Silk lampshades with smocking are special. The technique of smocking is essentially a type of “double pleating”; the first layer of pleating is most often a box pleat – typically a “closed” box pleat, but they can be made with open box pleats as well as “drapes”. And then, the second “smocked” layer is created when the sides of the box pleats are brought together creating a diamond like pattern in the pleating. The light coming through a smocked shade is dramatic – whether the shade is made with a full smock or smocking at the top and bottom, or just one “pinch” in the middle. But, even when the light is off, the beauty of the smocking is evident.
With a fully smocked lampshade, the pinches in the pleating are created near both the top and the bottom of the lampshade.
Smocking can also be applied to only the top or the bottom of the lampshade, as shown in the following two images.
As noted above, the smocking treatment can be applied to not only a closed box pleat, but also open box pleats as shown in this lampshade created by M. Gabaree Lampshades. This silk coolie lampshade that Michelle has designed utilizes an open box pleat as well as a “centered” smock – wherein the “pinch” applied to create the diamond pattern is found in the middle of the lampshade.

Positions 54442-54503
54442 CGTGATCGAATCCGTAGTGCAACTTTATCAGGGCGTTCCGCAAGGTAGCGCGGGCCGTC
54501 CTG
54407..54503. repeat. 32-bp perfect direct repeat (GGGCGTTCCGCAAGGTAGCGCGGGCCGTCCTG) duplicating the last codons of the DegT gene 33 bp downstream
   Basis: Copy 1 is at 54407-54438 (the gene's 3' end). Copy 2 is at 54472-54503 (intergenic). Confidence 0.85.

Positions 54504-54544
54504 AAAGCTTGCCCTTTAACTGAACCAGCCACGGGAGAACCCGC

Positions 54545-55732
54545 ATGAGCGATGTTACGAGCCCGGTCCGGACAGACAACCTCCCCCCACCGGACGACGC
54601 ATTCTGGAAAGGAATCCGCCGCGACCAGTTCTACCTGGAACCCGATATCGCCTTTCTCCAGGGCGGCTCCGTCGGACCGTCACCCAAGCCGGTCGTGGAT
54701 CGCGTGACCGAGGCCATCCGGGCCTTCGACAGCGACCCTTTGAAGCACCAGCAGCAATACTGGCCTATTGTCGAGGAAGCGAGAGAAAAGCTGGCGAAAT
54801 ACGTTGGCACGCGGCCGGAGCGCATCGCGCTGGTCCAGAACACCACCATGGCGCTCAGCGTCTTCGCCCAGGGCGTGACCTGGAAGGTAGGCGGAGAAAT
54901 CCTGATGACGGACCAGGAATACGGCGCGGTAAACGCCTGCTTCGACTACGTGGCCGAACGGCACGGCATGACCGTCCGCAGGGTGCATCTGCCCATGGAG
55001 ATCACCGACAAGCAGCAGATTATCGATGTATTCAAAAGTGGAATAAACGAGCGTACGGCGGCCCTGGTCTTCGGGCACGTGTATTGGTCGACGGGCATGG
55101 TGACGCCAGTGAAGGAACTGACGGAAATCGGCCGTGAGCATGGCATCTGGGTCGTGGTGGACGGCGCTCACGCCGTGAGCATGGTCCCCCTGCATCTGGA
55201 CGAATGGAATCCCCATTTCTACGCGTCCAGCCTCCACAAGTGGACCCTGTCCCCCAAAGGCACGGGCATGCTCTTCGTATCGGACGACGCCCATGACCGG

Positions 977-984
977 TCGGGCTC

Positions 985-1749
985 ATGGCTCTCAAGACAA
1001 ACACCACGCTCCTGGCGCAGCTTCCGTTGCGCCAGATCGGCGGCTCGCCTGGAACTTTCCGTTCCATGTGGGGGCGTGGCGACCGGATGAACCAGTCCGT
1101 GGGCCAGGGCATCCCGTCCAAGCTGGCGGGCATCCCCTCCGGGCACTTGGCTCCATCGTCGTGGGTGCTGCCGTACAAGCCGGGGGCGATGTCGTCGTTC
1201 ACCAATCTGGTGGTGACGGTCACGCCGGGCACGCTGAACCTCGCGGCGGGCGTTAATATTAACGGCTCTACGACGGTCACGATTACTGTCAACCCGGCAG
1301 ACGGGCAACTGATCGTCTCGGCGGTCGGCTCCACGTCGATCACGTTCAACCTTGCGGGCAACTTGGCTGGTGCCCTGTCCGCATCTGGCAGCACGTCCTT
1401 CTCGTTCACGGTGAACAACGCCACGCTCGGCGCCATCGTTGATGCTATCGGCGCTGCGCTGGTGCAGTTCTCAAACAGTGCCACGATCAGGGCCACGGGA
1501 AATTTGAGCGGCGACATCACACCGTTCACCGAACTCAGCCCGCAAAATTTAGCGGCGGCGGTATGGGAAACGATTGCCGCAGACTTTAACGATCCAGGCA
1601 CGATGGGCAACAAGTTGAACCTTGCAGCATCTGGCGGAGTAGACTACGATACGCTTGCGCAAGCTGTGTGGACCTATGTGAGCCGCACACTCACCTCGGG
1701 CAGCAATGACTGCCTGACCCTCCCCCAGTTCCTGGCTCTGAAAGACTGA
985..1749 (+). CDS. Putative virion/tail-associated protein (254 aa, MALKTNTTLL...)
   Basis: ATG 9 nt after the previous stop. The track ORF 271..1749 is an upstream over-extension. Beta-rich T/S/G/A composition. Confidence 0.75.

A rolling box pleat can also serve as the first layer of pleating overlaid by a full smock treatment.
Another unique look is created when the smocking is applied to a large box drape.
Smocking as a shading technique allows the opportunity for multiple variations. In the following image, you will see one shade created with a full smock on one part of the shade, coupled with a small bottom smock on the other half of the lampshade.
While most smocking is applied to solid colored fabric, the use of a different colored thread can create a dramatic effect, and effectively enhance the lamp base and room décor.